When Pictures Do the Talking

I recently received an email from a company seeking my business. The message contained so many symbols, it appeared more a drawing upon a cave dwelling wall than modern day communication. Interpreting the symbols’ intended conveyance wasn’t difficult, as the little graphics were easily recognizable, and were this a correspondence between an adult and a child, I’d not wonder as to the suitability of rainbows or happy-face sunshines in the stead of actual words.

When my children were very young, I purchased stationery for them to write thank you notes. The phraseology of such a typical note, from greeting to salutation, was printed on the sheet. What the child did was fill in the blanks with pictures of their own drawing. The notes were adorable keepsakes to doting family from children too small to write but old enough to express gratitude.

Such hieroglyphics were once an educational tool for elementary-aged students. In each issue of Children’s Activities, a magazine published from 1934 through the Fifties, there appeared a full page, two-column story. At the top of the page, a legend was provided to acquaint the child with the characters (both people and animals). The drawings broke up a rather long bit of type and made the reading more fun for everyone.

Substituting symbols for words wasn’t just for kiddos. Back in the day, such picture play was enjoyed by the vintage homemaker, also. Promising Hot Toast Makes the Butter Fly, this toaster cover is one of my favorite finds. I’d purchased it with the original tag stapled to the cover and always wondered if it was a kit or not. For others as domestically curiosity, I found the answer while flipping through Household’s February 1955 issue!

When we ran out of appliances to cover, there was always a child’s apron to adorn.

childs apron busy beeWhat’s old is new again, and yesterday’s hieroglyphic is today’s emoticon. While my toaster wears the cutest cozy, I’ll stick to letting entire words do the talking…that is until I’m corresponding with a grandchild; then, will my  heart rejoice and a  regular_smile be my umbrella.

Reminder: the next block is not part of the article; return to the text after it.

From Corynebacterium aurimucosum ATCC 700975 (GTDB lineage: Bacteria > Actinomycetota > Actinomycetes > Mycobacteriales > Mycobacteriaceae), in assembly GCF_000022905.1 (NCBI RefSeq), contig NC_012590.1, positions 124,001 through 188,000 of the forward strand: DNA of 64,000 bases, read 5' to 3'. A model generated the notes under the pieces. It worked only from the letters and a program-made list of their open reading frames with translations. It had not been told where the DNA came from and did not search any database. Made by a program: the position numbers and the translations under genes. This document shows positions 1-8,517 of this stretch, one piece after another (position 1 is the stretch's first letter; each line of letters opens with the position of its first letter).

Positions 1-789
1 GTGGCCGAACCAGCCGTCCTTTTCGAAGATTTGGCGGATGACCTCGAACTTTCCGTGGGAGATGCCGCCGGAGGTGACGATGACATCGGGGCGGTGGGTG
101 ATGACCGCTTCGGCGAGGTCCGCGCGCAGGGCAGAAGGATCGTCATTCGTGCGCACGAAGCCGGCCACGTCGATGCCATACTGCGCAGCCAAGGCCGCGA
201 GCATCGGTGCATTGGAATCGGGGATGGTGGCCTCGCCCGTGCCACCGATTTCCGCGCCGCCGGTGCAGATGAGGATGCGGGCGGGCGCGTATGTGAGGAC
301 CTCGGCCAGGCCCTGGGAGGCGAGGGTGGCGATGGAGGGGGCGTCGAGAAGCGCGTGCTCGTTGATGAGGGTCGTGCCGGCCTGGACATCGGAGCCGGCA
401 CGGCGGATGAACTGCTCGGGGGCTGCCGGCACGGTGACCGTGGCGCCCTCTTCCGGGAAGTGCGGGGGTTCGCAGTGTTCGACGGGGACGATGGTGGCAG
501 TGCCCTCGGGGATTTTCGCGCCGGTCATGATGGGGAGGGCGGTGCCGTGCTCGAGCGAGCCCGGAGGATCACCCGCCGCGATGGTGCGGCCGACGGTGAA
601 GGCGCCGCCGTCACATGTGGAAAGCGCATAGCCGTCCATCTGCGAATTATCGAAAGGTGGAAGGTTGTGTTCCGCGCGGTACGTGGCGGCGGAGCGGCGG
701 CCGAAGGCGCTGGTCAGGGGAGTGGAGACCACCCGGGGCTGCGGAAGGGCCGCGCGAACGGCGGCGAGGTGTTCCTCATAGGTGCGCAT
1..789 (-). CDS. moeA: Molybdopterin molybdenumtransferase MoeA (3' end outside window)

xx EllynAnne




Mothers of Invention

Purchasing old magazines is yet another passion. Finding them in good order and minus the musty odor, these magazines are a colorful glimpse into women’s lives of earlier generations. Like a diary, the monthly magazines chronicled the details of daily life with recipes, advice, fiction, humor, diet and make-up tips, crafts, travel and fantasy.

The American Magazine, of which I have three issues from the Fifties, had a unique column titled Why don’t they? Readers were invited to submit “a need which no one as yet seems to
have filled. As incentive to send in your suggestion, the magazine paid $5.00 if yours was published.

In the February 1956 issue, Mrs. Ed Belvins wondered why someone didn’t “Perfect a small umbrella to attach to your camera for rainy-day picture taking?” It only took 50 years for Tom Knightlinger to wonder the same thing and in 2006 invent the Popabrella

Mrs. S.J. Althaus earned $5.00 with her suggestion that someone “Invent a device to hold your head in place, so it does not wobble from side to side, while you are asleep on a long journey in a bus, train or plane.” Twenty-one years later, Doris Sweeney and Mary Ellen Lee tired of their own heads bobbling and jolting them awake, and in 1971, received a patent for their invention, the Contoured Travel Pillow

Mrs. E. Penno wished fervently that someone “Invent a pillow that either absorbs the snorer’s snores or vibrates and awakens him!” Thirty-two years it took until this woman’s prayers were answered in 1988 by a trio of Japanese inventors and their vibrating snoring deterrent pillow

What’s so astonishing is how long it took for these obvious inventions to come about, especially the controured travel pillow. On occasion, haven’t we all wished “someone would invent…” as a solution to a predicament?

My most fervent beseeching was in 1980. I was mommy to a newborn and a 20-month old. The Snuggly baby carrier and folding umbrella stroller were the latest child gear, and we had one of each. Going out was easy as long as Daddy wore the baby and I pushed the toddler.
On my own, however, a baby strapped to my chest and a definant, almost two-year old breaking free of the umbrella’s straps and running into traffic, had me wishing for a contraption that would restrain both a baby and a toddler. To The American Magazine, I’d have submitted this need: “Why doesn’t someone build a dual kiddie carrier that’s half a pram and half a stroller?”

Twenty-three years later, Michael D. Williams must have answered his wife’s prayers and applied for a patent to protect his invention of a dual infant and child carrier in the shape of a stork.

This updated version is so colorful and beautifully designed – if only it came adult sized, so I

could give my big boyz a push around the block, as I would have so loved when they were my babies .

Those who submitted “a need” to The American Home column would today be in their eighties. Should Mrs. Althaus still be around, I can imagine her telling everyone that the u-shaped travel neck pillow was her idea.
Then there is the idea that would have The Greatest Generation scratching their collective good sense.

Tie One On…an apron, of course!